Occupy PR 2012

Occupy Wall StreetThe Occupy Movement is barely 3 1/2 months old but its impact and on politics and culture, and communication, is deep and far-reaching. The “Twitter Revolution” and the Arab Spring begat the youth confrontations in NYC, around the U.S. and the world. The Digital Revolution is evolving through surprising permutations.

Whatever their goals, whether this Movement  peters out or builds and adapts, the Occupy people know how to use the tools of technology, and the power of street theatre, to shape and drive  messages.

The Occupy Movement is the communication story of 2011 and it catapults us into a raucous, uncertain Presidential campaign in the U.S., an economic crisis gripping Europe, and Arab upheavals that continue. It’s an exhilarating and frightening time for communication.

Facebook is no longer a novelty. Neither is Twitter. LinkedIn has matured into the staid professional/social site that withstands fashion. What social communication platform will ascend in 2012? How do we get messages across when college students are willing to take to the streets and wear their arrests like proud badges?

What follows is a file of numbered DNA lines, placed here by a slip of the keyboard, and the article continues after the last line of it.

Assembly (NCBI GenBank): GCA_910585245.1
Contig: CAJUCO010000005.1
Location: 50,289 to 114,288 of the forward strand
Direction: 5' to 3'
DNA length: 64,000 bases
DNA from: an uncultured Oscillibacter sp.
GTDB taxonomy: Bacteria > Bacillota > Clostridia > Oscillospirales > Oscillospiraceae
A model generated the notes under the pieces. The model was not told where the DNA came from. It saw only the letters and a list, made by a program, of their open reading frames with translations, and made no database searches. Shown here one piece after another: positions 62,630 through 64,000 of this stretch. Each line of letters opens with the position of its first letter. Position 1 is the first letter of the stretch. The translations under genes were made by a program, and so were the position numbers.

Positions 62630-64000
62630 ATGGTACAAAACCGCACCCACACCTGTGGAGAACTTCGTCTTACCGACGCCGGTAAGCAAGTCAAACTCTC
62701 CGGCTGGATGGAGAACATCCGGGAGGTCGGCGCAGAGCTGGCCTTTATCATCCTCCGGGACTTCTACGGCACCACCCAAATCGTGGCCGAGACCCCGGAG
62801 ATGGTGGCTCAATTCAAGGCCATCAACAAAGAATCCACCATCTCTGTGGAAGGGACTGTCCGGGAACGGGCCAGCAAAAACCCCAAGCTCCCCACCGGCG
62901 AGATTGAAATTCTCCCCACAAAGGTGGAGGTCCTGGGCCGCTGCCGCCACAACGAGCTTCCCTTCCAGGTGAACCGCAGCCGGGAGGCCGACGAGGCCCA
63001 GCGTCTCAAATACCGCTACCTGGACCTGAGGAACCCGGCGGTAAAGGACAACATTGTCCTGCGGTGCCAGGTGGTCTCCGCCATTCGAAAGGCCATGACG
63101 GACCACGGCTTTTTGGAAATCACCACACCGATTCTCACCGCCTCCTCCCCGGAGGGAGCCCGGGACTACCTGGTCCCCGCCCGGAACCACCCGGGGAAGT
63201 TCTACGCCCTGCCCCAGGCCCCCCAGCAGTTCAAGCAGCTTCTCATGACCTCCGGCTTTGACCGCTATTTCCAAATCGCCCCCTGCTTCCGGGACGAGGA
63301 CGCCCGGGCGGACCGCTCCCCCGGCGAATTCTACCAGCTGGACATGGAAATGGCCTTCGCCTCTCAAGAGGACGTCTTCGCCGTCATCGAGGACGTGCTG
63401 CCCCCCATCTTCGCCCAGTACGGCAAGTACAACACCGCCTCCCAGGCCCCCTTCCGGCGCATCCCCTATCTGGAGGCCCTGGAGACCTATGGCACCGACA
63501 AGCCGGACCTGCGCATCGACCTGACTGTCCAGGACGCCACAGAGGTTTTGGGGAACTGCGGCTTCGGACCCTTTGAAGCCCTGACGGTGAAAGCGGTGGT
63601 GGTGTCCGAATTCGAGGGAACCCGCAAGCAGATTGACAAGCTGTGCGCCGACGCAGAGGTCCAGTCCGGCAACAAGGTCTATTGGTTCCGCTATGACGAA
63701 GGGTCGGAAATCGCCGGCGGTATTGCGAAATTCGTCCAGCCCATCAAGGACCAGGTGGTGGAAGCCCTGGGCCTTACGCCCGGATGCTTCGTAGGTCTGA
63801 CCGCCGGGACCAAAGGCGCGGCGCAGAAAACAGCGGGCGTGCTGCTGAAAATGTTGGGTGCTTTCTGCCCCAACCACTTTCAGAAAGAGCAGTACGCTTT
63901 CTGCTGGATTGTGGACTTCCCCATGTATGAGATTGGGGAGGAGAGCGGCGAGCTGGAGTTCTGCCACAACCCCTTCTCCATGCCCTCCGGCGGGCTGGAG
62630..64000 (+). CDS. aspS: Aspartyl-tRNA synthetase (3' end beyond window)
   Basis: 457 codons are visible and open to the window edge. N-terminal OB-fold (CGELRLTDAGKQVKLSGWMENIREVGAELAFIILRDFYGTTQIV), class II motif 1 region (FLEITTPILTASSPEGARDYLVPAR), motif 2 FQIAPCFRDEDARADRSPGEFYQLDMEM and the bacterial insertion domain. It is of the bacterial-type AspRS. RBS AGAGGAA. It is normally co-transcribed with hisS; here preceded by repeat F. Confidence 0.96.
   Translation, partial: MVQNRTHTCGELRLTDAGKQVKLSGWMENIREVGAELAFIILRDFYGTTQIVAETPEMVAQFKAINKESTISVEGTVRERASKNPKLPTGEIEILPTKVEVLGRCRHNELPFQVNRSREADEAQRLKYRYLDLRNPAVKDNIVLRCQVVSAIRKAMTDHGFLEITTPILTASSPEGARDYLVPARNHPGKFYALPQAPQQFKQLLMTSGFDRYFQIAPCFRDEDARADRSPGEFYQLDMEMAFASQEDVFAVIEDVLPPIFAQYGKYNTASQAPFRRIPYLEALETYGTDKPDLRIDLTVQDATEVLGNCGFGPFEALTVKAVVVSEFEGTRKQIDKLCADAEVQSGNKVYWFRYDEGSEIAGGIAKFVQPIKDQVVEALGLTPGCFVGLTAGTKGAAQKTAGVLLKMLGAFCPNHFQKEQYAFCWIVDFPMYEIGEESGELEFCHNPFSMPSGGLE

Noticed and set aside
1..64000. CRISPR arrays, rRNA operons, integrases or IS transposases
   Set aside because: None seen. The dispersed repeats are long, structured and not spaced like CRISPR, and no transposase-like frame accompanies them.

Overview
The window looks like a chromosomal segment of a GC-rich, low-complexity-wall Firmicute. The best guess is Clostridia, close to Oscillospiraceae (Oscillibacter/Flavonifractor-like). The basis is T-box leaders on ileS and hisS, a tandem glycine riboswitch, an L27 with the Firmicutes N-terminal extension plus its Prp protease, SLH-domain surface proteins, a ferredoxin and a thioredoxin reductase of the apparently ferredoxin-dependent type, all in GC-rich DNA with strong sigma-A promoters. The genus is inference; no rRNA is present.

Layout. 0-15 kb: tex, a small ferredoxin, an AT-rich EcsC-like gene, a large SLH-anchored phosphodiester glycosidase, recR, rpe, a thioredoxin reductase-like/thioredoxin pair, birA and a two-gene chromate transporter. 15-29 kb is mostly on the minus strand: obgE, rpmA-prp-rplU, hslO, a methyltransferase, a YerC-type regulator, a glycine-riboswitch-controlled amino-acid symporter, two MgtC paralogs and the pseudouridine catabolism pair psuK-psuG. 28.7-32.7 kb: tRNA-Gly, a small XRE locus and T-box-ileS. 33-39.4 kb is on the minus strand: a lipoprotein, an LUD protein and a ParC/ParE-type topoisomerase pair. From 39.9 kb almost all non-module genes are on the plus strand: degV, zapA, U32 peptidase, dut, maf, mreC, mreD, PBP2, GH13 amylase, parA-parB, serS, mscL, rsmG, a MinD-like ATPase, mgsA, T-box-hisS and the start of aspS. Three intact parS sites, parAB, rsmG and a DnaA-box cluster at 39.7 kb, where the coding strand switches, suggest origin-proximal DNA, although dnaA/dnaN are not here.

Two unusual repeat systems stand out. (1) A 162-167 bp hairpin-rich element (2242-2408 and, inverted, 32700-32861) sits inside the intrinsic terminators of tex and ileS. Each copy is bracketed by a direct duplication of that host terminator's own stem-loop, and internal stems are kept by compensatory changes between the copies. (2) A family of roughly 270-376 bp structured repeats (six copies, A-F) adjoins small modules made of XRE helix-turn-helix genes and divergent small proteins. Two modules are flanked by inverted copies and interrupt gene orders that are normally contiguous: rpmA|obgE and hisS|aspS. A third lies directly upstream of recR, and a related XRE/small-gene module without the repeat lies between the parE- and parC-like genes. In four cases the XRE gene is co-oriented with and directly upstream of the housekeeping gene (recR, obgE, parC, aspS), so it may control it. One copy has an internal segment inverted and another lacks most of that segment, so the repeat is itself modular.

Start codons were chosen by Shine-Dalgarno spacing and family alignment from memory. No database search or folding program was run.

It’s obvious and a cliche but story and personality prevail. PR people are often ignorant of what makes a story. They think that whatever drivel a client is flogging will interest a journalist or engage an audience.

This year I found that we have to think more creatively, like advertising and marketing people, and we need to take more risks to get client messages across. We have to create News Bureaus that push out content through multiple streams, textual, graphic, and video. We have to be nimble and aggressive. In other words, we have to think like the Occupy people.

I’m blown away by the Occupy rapid mobilizations, the live feeds, the news sites that are replicated throughout the world, printing a quality newspaper, dramatic photo ops. They have no leaders and no money but their communications structure beats million dollar PR campaigns hobbled by bureaucracy, ridiculously high professional fees, and an unwillingness to take risks. It should be a very interesting 2012 in PR.

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